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I have a question about the correct preposition to use with "isolationism" and "isolation". On the web, I found examples along the lines of:

  1. The country retreated into isolation.
  2. The country retreated into isolationism.

Isolation is the state of being alone. Isolationism is the idea or policy of a country not having relations with other countries.

The phrase "retreat into isolation" seems normal to me, because a country could be "in isolation", and so it could definitely "retreat into isolation." But, "retreat into isolationism" seems off to me, because a country could not be "in isolationism".

What do native speaker think? Is "retreat into isolationism" in sentence 2 wrong?

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    'Retreated into isolationism' sounds more idiomatic to me than 'retreated into isolation'. (AmE speaker) – Alan Carmack Jun 24 '16 at 23:35
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    You could certainly retreat into isolationism - it's a state of mind, a philosophical position. – stangdon Jun 25 '16 at 0:44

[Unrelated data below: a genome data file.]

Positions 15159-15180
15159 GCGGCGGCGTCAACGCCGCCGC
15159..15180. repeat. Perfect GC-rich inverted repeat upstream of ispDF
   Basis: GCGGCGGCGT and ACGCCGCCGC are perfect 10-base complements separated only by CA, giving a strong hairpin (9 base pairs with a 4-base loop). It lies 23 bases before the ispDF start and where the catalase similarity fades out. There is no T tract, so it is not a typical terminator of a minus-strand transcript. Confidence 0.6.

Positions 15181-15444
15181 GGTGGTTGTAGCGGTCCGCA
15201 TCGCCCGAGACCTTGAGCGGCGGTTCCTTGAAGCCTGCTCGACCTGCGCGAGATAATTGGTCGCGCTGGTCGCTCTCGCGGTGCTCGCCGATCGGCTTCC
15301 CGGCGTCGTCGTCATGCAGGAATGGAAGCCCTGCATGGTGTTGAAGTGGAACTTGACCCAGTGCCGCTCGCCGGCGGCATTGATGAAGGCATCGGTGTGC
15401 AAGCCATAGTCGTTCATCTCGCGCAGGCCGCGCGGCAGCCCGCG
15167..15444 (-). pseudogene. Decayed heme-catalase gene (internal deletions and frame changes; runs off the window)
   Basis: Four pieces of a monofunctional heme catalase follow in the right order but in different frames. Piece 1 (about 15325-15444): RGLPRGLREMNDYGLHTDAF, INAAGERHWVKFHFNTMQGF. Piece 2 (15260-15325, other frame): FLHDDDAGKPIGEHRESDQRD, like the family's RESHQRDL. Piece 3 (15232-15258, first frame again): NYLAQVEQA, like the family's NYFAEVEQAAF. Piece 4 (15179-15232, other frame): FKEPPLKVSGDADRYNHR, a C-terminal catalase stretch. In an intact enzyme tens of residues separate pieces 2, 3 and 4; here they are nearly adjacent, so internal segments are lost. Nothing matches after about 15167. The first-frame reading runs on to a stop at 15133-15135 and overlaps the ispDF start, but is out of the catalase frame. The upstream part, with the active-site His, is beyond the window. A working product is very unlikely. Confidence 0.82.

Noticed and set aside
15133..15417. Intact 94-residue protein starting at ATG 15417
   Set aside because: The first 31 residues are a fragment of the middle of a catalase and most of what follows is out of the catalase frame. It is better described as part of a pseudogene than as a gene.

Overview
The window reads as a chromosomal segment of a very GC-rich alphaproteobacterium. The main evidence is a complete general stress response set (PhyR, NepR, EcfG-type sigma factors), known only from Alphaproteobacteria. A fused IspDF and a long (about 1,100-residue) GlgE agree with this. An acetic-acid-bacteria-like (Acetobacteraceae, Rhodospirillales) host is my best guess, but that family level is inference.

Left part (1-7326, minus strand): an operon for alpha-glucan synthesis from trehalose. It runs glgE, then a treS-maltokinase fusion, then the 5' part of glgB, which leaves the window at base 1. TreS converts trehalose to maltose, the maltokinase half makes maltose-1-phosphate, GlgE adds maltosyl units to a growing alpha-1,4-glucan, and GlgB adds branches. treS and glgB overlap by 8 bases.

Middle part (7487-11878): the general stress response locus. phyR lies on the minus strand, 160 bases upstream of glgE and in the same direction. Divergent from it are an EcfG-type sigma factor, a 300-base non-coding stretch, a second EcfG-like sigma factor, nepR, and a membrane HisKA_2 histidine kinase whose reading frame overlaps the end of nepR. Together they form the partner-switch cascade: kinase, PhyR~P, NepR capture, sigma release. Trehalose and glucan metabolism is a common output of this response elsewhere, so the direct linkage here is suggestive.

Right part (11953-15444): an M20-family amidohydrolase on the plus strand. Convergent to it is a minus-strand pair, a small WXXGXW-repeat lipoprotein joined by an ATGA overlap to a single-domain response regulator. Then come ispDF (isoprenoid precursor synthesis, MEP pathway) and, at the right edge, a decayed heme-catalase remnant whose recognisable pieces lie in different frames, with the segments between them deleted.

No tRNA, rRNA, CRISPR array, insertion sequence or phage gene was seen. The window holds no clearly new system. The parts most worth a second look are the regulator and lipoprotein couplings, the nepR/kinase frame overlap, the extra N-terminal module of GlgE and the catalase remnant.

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Both sentences are correct, but have quite different meanings.

To retreat into isolation is to seek solace from one's difficulties or problems through solitude.

For example:

We haven't seen Daniel in weeks. After his breakup with Sally he retreated into isolation.

To retreat into isolationism is something that a people or country might do, or be accused of doing, rather than enter into a conflict. It would not be a complementary thing to say. To retreat into isolationism would be the national equivalent of sticking one's fingers in one's ears and saying, "Lalalalala" in a futile attempt at ignoring something one does not wish to face.

It can also be used to describe an individual's actions. Where the first statement indicates that a person has gone somewhere to be alone, the second implies that a person is actively ignoring a problem, or avoiding a confrontation.

For example:

Rather than addressing the nightly incursions of his neighbor's dog into his yard, the man elected to retreat into isolationism and built a very large fence.

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